TSSrig10mast.jpg (16224 bytes)     I had to laminate a couple of pieces from one of the 1" boards and scarf to the 2x4 to get the 10 foot mast I wanted. One pole is used for the upper spar of the lug sail. I was going to use the other for the sprit boom, but someone mentioned that in this contest, a row boat needed to make the oars from the material (you can specify a purchased motor, but not oars?) So now the sail is either loose footed in the chine log version, or if she's stitch and glued together the chine log material can be used as the sprit boom. Sail making details are HERE.
 gluebot.jpg (6422 bytes)  Here's photo of the bow triangles and their butt blocks.
 SBskegslot.jpg (5703 bytes)  The laminated ply skeg slips into a slot in the keel making fitting it to the bottom simpler.
 SB3.jpg (4888 bytes)  In spite of all the straight cuts, to my eye, her finished lines are sweet and flowing. One of the small miracles of boat building.
 hullsdisplace3.jpg (28401 bytes) Here's a screen shot of Gregg's Hull program showing the displacement at 569. The water line just touches the stem and transom here. At 650lbs it not even an inch higher, but seems like pushing it. Displacement, of course includes the weight of the hull. Capacity is how much she can hold, which is over and above the weight of the hull. Since the finished boat weighs about 60 lbs, I've estimated her capacity at 500 lbs. This is an upper limit figure and I expect her rarely to be that loaded.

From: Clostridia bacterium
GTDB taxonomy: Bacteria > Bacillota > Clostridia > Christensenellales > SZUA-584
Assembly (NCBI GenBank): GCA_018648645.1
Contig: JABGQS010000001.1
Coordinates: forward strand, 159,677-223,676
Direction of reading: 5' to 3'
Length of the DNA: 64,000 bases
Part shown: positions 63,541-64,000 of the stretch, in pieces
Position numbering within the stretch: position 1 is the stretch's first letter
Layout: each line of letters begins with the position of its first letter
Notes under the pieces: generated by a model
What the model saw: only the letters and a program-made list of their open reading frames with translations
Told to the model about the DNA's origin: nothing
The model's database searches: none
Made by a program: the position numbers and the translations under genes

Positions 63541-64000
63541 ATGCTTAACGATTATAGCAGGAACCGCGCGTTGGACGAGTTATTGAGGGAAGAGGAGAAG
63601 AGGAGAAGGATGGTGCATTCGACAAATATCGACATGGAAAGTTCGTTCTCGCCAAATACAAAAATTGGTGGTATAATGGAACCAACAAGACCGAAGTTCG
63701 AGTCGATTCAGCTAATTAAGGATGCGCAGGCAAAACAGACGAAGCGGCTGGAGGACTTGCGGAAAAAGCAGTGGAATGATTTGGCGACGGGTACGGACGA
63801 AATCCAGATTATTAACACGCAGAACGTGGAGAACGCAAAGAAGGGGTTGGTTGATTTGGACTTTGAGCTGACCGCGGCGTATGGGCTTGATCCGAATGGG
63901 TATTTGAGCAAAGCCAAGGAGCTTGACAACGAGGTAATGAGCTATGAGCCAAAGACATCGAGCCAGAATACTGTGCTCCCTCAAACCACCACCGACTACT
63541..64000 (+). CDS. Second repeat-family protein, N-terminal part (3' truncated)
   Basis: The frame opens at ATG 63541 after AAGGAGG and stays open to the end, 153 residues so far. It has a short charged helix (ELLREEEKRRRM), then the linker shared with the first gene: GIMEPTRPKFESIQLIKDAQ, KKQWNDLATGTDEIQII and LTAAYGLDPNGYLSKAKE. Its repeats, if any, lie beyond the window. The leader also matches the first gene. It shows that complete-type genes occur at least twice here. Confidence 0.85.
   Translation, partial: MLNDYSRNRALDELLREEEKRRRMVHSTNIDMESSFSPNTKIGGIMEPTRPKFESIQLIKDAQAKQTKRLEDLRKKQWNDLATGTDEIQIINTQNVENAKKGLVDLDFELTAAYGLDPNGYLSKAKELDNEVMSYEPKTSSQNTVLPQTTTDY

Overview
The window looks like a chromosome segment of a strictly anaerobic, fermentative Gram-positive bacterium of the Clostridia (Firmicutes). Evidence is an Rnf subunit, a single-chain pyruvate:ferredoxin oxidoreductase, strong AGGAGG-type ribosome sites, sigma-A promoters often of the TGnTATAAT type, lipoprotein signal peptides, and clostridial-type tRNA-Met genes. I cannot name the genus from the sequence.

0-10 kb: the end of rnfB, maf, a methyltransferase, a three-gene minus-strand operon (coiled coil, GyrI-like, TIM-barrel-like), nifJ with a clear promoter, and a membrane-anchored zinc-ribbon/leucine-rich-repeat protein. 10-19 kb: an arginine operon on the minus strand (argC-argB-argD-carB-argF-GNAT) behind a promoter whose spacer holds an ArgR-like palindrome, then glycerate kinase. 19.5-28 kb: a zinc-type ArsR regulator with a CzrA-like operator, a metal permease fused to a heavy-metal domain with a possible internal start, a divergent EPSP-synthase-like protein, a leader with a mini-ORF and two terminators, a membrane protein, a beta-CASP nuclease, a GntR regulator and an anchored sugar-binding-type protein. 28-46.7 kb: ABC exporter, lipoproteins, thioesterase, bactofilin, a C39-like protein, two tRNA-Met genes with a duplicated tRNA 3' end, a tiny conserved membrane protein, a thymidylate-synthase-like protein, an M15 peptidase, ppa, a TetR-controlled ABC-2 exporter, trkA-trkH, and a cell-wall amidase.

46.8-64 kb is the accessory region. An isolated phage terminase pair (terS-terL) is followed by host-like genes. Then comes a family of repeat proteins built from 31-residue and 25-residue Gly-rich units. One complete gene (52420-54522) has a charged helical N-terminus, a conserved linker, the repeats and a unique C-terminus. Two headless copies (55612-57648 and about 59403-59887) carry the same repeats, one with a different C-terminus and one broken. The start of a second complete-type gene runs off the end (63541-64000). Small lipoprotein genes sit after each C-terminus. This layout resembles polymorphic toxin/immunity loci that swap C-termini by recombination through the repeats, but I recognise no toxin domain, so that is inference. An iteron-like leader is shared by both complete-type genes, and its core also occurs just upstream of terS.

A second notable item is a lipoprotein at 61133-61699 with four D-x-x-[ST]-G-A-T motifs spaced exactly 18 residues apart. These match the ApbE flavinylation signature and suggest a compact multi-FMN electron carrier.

sbdavidrow7S.jpg (9131 bytes)  She trims fine for rowing.
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 This is the motor boat version.

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Ultra Light Rowing Version -

This is a fantasy of an ultra light version that is a simple approach to lapstrake building. The lap gluing is done flat on the floor, the gunnels and the chine logs are attached and the side is bent as an assembly. (I know this sounds far fetched but Steve Redmond used this approach in his skiff Whisp.) The side sheet is 1/8" ply. 1/2" overlaps provide added stiffness. The gunnels are notched (1/8" x 3/4") to enclose the top of the sides, a la Herb McLeods OSS. This seals the top of the ply sides and extends the height of the side 3/4" to make up for most of the inch  lost in the laps.

lapsides.gif (2922 bytes)  In this case I would temporarily hold the side panels together with duct tape while cutting the strakes.  The bow and stern are divided in thirds then a batten or PVC pipe is used to draw the curves of the strakes. Cut with a thin saw blade, saber saw, or even a matt knife. 1/4 staples can be used to "clamp" the laps. The strakes could be skarfed with epoxy and 2" tape rather then 1/8" butt blocks. 
 rowboards.gif (5650 bytes)  I confess this board layout was done before the Duckworks contest so it calls for one 12 foot 2x4. In keeping with the rules, we will scarf it from the two 8 footers allowed. For oar locks I glue 3/4" thick blocks to the gunnels with stainless deck screws, then drill a 1/2" hole lined with half a brass grommet for canvas works. This really works!

linelapdraw3.gif (3247 bytes)     A sketched view.

 SB1.jpg (4527 bytes)  This was the proof of concept 1/4 sized model done in 1/8"